I recently posted a portion of Mark Galli's "Why We Need More 'Chaplains' and Fewer Leaders." That column has recieved some polite pushback and here Galli responds, explaining what he believes the mission of the Church is and why he is not attracted to the "missional" approach:
.... The one New Testament letter that spells out the purpose and function of the church is Ephesians. And Ephesians is about nothing if it is not about worship, “to the praise of his glory.” The mission of the church there is to worship. And this, of course, accords with the ultimate “mission” and destination of the church: worship in heaven (Rev. 4, for example). The mission of the church on earth—if it is to have integrity--must reflect its ultimate “mission” and destination, otherwise what in the world are we evangelizing people for? Merely to become evangelists? No, we evangelize people so that they might join the heavenly throng and worship—forever and now.It Takes A Church...: Mark Galli Responds: Pastors in a changing world--Leaders or Chaplains?
The other mission of the church in Ephesians, of course, is bringing to maturity the members of the church, to the full stature of Christ, so that everyone in the church will live in the unity of love. There is, in fact, very little missional language in Ephesians as we use the term missional today. The only time that happens, (like in chapter 3) is when Paul talks about his unique calling. But nowhere does he suggest that his calling is to be adopted by everyone. He understands his calling as unique. But when it comes to talking about the church’s general calling, things missional are hardly to be found.
Now let me be clear: ONE of the callings of the church is to send certain people out in mission! Thus the gifts of apostleship and evangelism. But only some members have these gifts. It’s not the way the entire church’s purpose is ever talked about. I would even argue that the Great Commission is the commission to apostles (those like the original 12 who are “sent out”), but not such to each and every member of the church. It is only the church’s commission because apostles are identified and supported by the church. The church, as such, has a fuller, more complete “mission”: worship of the living God and bringing people to maturity and unity in Christ. As noted, this is a fuller vision because this is what we will do for eternity. To worship and grow together in unity is our reason for existence, from beginning to end (Eph. 1). ....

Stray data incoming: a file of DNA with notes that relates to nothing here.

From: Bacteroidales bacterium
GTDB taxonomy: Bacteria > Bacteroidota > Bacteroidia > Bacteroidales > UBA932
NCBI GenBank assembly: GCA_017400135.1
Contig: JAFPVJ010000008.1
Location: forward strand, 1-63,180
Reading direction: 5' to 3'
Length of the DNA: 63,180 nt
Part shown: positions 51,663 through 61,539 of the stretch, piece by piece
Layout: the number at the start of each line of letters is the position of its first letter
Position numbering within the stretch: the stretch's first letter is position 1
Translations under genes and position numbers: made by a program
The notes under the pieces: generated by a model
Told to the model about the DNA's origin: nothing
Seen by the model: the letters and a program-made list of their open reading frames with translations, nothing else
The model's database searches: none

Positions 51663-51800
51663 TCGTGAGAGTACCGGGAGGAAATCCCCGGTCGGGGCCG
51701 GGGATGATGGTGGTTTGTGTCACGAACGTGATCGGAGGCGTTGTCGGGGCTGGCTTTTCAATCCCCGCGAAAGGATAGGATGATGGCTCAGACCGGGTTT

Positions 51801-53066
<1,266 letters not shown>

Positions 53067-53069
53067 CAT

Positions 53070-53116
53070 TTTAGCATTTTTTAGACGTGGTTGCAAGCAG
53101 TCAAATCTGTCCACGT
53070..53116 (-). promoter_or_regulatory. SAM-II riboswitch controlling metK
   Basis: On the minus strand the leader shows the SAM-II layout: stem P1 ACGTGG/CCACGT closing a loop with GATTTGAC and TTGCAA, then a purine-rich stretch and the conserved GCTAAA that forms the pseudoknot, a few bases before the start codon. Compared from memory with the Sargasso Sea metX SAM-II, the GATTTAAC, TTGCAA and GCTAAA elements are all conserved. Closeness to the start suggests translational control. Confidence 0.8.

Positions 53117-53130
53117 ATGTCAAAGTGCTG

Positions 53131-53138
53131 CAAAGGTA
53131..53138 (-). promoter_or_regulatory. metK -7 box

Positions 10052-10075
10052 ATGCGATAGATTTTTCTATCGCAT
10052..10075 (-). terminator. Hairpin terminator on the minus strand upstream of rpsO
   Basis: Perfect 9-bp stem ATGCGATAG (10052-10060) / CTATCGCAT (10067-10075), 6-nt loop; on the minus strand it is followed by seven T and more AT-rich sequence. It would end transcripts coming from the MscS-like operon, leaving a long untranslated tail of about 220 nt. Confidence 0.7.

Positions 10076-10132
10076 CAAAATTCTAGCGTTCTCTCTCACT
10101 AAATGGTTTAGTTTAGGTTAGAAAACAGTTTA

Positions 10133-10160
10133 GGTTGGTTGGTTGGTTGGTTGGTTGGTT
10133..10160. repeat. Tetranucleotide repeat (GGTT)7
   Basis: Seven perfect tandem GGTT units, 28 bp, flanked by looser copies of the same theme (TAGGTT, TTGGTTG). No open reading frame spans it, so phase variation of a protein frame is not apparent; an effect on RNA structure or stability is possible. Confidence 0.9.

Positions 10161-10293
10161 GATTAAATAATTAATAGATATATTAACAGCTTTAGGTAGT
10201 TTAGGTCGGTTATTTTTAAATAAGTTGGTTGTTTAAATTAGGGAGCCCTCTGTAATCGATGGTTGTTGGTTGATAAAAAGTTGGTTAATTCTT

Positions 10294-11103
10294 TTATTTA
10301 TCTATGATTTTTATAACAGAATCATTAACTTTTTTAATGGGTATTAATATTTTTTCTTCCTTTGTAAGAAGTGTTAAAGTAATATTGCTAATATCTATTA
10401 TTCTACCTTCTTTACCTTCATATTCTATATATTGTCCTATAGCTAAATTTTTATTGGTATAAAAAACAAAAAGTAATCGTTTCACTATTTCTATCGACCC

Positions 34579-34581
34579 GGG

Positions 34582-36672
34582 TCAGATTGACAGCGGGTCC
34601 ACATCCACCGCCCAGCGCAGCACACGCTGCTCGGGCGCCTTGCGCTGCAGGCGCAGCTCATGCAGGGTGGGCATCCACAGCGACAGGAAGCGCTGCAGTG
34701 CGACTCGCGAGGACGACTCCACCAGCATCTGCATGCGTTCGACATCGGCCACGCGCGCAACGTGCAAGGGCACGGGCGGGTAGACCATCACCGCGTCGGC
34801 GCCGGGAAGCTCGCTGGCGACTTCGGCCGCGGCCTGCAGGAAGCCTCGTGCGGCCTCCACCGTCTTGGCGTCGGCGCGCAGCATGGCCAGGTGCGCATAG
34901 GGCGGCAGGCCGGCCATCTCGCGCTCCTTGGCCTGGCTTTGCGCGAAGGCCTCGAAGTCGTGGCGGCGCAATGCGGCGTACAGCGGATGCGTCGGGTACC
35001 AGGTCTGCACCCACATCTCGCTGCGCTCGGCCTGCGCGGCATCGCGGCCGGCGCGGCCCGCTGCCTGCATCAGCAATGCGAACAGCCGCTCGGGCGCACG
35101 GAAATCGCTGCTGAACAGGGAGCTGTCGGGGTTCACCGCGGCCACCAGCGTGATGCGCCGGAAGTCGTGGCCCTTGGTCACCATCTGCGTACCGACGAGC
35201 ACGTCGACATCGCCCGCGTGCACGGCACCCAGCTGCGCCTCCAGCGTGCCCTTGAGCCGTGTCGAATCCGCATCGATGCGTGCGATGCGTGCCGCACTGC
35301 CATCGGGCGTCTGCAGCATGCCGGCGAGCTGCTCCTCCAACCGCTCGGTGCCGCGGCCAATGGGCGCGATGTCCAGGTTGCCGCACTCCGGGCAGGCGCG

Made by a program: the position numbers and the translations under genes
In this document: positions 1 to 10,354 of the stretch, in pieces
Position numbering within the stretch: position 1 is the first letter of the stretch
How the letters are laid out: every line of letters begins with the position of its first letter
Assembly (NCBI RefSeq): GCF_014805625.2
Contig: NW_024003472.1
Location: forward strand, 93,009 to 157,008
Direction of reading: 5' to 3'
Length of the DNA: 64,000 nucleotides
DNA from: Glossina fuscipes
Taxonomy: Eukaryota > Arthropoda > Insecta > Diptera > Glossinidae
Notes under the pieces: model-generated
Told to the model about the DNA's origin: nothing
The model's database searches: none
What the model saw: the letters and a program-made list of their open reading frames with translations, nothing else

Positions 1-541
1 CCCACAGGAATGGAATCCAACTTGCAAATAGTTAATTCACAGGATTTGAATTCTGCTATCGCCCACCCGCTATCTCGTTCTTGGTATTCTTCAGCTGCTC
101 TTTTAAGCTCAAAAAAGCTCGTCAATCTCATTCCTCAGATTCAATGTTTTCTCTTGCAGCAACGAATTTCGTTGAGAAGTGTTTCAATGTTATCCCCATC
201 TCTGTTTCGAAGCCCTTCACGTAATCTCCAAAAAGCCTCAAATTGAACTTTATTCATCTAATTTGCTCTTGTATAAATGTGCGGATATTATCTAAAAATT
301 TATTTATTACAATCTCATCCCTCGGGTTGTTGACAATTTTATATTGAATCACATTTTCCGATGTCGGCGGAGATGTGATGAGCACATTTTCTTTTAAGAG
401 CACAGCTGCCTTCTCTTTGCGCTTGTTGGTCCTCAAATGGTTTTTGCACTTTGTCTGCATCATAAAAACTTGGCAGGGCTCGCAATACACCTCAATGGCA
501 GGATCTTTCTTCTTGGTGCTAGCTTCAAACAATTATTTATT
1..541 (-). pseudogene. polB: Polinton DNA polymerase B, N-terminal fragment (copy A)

.... I have deep admiration for the motives and passion of those committed to the missional movement, in its varied forms. So much of what goes on in the name of missional is right and good and frankly inspiring (albeit intimidating: the commitment of some missional leaders is amazing). I just happen to think this model makes unrealistic demands on most church members, creates needless guilt, inculcates pride, and in the long run leads to despair. .... Okay, I’m being dramatic. But I still think the missional model has pastoral and theological problems. I want what missional leaders want: a healthy church that displays the love of Christ to the world. I just think the missional approach, as I understand it, will backfire soon enough, because it traffics too much in contemporary cultural assumptions about what is important, useful, effective, and so forth.
I think there is a reason the early church, when it thought about what it meant to be a church, put the emphasis on worship, catechesis, and the presbyter/overseer as shepherd and teacher of the flock, not the general of an army. .... [more]